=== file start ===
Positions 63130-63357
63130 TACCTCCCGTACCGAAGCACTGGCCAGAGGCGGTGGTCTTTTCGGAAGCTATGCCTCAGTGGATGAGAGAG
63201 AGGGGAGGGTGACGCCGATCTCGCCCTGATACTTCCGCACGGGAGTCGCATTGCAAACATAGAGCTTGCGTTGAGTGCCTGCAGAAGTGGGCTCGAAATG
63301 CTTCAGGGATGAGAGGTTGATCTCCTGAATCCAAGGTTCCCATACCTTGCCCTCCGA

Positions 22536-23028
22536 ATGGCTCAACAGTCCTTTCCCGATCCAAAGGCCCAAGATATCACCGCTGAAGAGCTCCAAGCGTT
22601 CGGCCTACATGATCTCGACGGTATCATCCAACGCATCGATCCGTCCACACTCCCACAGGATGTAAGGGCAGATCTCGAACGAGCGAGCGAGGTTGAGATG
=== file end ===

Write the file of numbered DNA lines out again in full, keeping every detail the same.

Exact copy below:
Positions 63130-63357
63130 TACCTCCCGTACCGAAGCACTGGCCAGAGGCGGTGGTCTTTTCGGAAGCTATGCCTCAGTGGATGAGAGAG
63201 AGGGGAGGGTGACGCCGATCTCGCCCTGATACTTCCGCACGGGAGTCGCATTGCAAACATAGAGCTTGCGTTGAGTGCCTGCAGAAGTGGGCTCGAAATG
63301 CTTCAGGGATGAGAGGTTGATCTCCTGAATCCAAGGTTCCCATACCTTGCCCTCCGA

Positions 22536-23028
22536 ATGGCTCAACAGTCCTTTCCCGATCCAAAGGCCCAAGATATCACCGCTGAAGAGCTCCAAGCGTT
22601 CGGCCTACATGATCTCGACGGTATCATCCAACGCATCGATCCGTCCACACTCCCACAGGATGTAAGGGCAGATCTCGAACGAGCGAGCGAGGTTGAGATG